Wren met with Burnett's agent, Darek Braunecker, on Thursday morning and came away unwilling to concede that the coveted free-agent hurler may eventually sign with the Yankees, who are believed to have provided a five-year, $85 million offer.
"He's still available and out there," Wren said. "We still feel that we are in the mix."
In their desperate pursuit of Burnett, the Braves will likely be persuaded to make a guaranteed five-year offer to remain competitive with the Yankees. But it didn't appear that they had done so as of late Thursday morning.
If the Braves lose out in the bidding for Burnett, Wren will attempt to land one of the starters he's considered pursuing this week via free agency or trades. But none of these hurlers is of the same caliber as Burnett or Jake Peavy, who may not have the opportunity to realize his desire to pitch for the Cubs.
As the Winter Meetings were coming to a close, the Cubs announced that they had ended trade negotiations with the Padres, who consequently still find themselves with Peavy accounting for a significant portion of their slashed payroll.
This really didn't change anything for Atlanta. Wren's current focus remains on Burnett. In the event that he doesn't land the right-hander, Wren won't begin a new pursuit of Peavy, unless the Padres initiate talks with the understanding that the Braves won't be offering what they were a month ago, when they were willing to provide a package highlighted by Yunel Escobar.
Because they used Brent Lillibridge to land Javier Vazquez last week, Atlanta no longer has any intention to trade Escobar, whom one veteran Braves player considers "the best shortstop in the National League."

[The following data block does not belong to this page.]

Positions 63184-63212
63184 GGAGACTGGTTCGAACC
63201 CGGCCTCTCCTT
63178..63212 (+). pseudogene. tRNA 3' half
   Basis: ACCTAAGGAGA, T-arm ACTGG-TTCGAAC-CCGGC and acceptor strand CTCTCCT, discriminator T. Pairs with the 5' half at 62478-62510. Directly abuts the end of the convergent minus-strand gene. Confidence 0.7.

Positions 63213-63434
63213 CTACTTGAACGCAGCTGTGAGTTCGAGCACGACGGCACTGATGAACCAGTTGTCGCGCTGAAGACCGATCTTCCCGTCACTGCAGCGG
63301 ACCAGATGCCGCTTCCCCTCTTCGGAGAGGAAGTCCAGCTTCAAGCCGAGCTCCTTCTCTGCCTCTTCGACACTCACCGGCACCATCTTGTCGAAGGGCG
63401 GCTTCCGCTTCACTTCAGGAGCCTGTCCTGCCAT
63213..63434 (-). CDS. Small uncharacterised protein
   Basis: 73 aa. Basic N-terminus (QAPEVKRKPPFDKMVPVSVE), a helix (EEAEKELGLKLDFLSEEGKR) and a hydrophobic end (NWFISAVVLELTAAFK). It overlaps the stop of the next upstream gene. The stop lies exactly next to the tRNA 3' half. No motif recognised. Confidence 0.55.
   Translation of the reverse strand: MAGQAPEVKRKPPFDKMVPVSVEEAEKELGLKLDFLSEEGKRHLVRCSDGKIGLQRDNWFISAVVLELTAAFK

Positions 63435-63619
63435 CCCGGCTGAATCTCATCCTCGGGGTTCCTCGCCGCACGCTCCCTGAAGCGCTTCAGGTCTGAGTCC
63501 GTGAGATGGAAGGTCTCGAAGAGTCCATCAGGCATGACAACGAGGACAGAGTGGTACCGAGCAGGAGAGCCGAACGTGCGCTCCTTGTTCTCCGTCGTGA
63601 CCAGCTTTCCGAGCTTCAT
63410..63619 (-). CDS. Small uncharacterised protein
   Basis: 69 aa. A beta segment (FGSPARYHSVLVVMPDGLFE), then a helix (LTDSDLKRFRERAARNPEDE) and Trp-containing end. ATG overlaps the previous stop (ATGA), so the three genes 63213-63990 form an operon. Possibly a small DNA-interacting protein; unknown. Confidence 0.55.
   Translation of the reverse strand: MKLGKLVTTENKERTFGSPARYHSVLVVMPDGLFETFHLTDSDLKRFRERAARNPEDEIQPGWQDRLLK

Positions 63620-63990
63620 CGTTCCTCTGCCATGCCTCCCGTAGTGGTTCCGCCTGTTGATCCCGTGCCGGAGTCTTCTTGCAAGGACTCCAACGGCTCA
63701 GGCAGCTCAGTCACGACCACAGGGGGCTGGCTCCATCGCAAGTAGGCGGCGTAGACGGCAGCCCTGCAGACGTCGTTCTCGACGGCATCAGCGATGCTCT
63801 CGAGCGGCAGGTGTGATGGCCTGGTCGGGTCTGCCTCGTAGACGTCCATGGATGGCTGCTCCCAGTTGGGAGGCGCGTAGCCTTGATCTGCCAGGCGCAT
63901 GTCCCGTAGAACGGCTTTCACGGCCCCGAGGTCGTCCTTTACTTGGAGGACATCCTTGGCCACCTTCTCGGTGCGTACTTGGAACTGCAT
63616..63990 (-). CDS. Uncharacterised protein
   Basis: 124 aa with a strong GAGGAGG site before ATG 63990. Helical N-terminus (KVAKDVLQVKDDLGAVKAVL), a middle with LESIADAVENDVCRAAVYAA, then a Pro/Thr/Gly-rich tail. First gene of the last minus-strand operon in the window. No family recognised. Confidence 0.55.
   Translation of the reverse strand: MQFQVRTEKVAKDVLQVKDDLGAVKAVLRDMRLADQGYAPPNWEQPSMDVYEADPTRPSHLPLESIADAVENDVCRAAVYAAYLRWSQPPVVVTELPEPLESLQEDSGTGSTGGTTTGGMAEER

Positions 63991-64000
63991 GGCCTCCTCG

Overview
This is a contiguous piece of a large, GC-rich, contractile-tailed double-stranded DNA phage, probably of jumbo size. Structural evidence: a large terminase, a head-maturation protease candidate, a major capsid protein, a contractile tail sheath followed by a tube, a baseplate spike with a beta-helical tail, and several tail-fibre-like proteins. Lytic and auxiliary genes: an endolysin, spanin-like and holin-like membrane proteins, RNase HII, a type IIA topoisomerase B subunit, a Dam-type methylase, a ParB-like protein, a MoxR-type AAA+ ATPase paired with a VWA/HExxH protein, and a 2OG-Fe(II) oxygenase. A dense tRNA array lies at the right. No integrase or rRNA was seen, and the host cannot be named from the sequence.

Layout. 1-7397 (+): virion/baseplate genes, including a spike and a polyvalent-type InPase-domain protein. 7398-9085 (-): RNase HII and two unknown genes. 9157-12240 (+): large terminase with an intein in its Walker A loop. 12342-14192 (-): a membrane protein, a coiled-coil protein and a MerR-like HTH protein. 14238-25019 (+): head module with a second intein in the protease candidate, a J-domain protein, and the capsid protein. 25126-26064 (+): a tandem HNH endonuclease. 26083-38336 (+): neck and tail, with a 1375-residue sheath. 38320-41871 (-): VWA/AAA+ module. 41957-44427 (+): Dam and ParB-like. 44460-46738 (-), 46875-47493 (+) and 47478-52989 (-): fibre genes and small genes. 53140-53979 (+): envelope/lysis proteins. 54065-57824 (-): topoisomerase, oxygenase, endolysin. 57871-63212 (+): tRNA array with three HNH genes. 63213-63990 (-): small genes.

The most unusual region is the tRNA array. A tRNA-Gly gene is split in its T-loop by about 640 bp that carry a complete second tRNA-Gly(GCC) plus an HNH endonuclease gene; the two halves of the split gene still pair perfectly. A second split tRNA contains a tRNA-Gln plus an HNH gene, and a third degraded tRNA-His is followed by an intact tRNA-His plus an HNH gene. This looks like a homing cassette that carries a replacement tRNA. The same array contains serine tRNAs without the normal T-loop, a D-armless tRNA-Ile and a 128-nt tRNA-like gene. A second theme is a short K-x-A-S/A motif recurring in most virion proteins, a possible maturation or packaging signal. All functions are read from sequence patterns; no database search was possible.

While putting their primary focus on landing Burnett, the Braves also spent a portion of this past week evaluating potential trades to land a power-hitting outfielder. Rick Ankiel and Corey Hart have emerged as the primary targets Atlanta will continue to pursue via talks with St. Louis and Milwaukee.
John Smoltz also generated buzz this week when his agent, Keith Grunewald, began informing teams about his client's health and potential willingness to pitch somewhere other than Atlanta next season. The Red Sox and Tigers are among the teams believed to be most interested in the veteran right-hander.
The Braves will continue to evaluate Smoltz, who has thrown off a mound just once since undergoing major right shoulder surgery in June. If he proves healthy, the Braves still have a desire to place him in their starting rotation, but they aren't currently in a position where they could responsibly make him an offer.
While keeping Smoltz on their radar, the Braves will continue their attempt to upgrade their starting rotation. If they lose out in the bidding for Burnett, they will begin a more aggressive pursuit of other free-agent pitchers, like righty Jon Garland and lefty Oliver Perez. Atlanta has also talked to the Pirates about right-hander Ian Snell.
Deals done: While Wren exited without making any acquisitions, he is confident that he might have made progress on a couple of trades that could materialize next week.
Rule 5 activity: The Braves lost outfielder Carl Loadenthal when the Mets selected him in the Triple-A portion of the Rule 5 Draft.
Goals accomplished: Wren's primary goal was to land Burnett. Though this wasn't accomplished, he did have multiple meetings with Braunecker, who says the Braves are definitely still in the mix for his client.
Unfinished business: In order to compete in 2009, the Braves desperately need to land an ace or at least significantly improve their rotation with a second-level free-agent starting pitcher. In addition, they'd like to find a right-handed power-hitting outfielder to place between Chipper Jones and Brian McCann.
GM's bottom line: "I think we made headway in a number of areas. It was slow in terms of getting things done, but I do think we now know what is out there to help us fill our needs." -- Wren
Mark Bowman is a reporter for MLB.com. This story was not subject to the approval of Major League Baseball or its clubs.